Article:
Description Of How Managment Has Developed

996 words - 4 pages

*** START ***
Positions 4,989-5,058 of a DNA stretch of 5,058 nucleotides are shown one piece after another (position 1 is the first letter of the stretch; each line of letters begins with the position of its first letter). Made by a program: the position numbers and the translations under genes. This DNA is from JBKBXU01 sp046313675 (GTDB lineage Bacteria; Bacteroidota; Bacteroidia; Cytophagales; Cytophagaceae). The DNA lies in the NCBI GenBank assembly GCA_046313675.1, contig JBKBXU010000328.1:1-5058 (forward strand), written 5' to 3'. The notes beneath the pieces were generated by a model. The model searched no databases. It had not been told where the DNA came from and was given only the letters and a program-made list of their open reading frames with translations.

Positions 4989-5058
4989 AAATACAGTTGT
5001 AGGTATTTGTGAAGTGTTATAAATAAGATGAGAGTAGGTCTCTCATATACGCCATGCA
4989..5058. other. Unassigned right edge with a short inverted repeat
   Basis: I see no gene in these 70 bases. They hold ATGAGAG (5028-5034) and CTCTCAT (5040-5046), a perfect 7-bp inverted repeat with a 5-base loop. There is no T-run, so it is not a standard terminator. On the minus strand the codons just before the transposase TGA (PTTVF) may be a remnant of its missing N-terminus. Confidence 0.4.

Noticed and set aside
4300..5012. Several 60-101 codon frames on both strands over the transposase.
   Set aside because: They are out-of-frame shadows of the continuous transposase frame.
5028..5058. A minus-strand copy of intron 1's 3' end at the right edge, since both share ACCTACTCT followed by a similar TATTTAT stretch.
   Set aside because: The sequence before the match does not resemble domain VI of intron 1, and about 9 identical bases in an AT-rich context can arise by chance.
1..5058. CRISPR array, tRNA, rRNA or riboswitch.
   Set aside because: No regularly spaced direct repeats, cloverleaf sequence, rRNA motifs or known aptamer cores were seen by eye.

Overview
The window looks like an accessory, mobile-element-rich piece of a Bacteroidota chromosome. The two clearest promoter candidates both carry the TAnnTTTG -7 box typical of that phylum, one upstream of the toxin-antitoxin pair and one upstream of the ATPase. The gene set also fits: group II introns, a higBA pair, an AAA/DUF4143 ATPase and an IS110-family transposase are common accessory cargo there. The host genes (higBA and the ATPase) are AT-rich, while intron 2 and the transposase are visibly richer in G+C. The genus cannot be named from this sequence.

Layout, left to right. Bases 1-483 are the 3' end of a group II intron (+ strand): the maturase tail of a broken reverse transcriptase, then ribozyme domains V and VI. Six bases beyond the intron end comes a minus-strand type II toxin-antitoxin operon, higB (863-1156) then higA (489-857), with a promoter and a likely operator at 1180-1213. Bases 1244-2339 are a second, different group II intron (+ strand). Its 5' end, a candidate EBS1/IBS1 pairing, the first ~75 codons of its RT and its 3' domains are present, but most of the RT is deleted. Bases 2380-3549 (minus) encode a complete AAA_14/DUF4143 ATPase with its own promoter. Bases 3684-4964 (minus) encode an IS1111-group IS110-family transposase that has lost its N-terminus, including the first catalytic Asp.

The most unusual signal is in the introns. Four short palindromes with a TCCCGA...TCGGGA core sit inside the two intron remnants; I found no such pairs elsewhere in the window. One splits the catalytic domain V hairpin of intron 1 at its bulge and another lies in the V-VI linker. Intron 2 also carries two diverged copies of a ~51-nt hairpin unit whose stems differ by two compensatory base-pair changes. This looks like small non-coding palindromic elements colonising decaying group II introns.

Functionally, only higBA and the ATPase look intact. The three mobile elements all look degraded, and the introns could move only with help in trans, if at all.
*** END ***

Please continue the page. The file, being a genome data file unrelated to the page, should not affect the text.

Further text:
Chapter 2 in the textbook is basically a review of different forms of management and how management has developed and transformed in order to suit the ever changing business world. This chapter depicts management beginning at the end of the 19th century and tells the reader how management and the process of management has developed into what it is today. The chapter begins as I said talking about management at the end of the 19th and beginning 20th century. It speaks about the three classic approaches which were very prominent at the beginning of the 20th century. The idea behind these three classical approaches is that people are rational, and relatively honest. The classical approaches are: scientific Management, Administrative principles and bureaucratic organization. Scientific Management which was brought to light by Fredrick Taylor, put much emphasis on careful selection and training of workers as well as supervisors which were to watch over these workers. Taylor's main goal, as is the goal among all managers is to maximize the productivity of people at work. Administrative principles is another classic form of a classic approach to management, Henri Fayol, his goal was to more focused on management than lower level workers, Fayol believed management could be taught, his focus was based on the improvement of management. The third is bureaucratic organization, it derived from Max Weber's Characteristics of bureaucracy, his belief was that organizations would have optimum performance when under a bureaucratic form; this however did have some disadvantages, such as a vast amount of paper work and flexibility. As the 20th century went on new ways of management began to emerge, a focus on the individual led to management to think more on the human side of things. During this time period studies done by experts in the fields of human resources and behavioral sciences led to new approaches to management. They came to conclusions during this time that people at work would still act social as well as self actualizing, and as the job market changed management needed to better suit the needs of individuals in order to maximize performance in the workplace. Employee morale came out during this time which laid the bricks for the idea that if people were happy at work and in their working environment they would perform better. Developments were made by people such as Hawthorne, Maslow, Douglas McGregor and Chris Argyris. These men all were very focused on psychology, and the effect the workplace and the attitude of managers had on workers. Now that the focus on the individual was evident and that the environment as well as how they were treated had a large effect on worker morale, the focus of management changed once again, however the...

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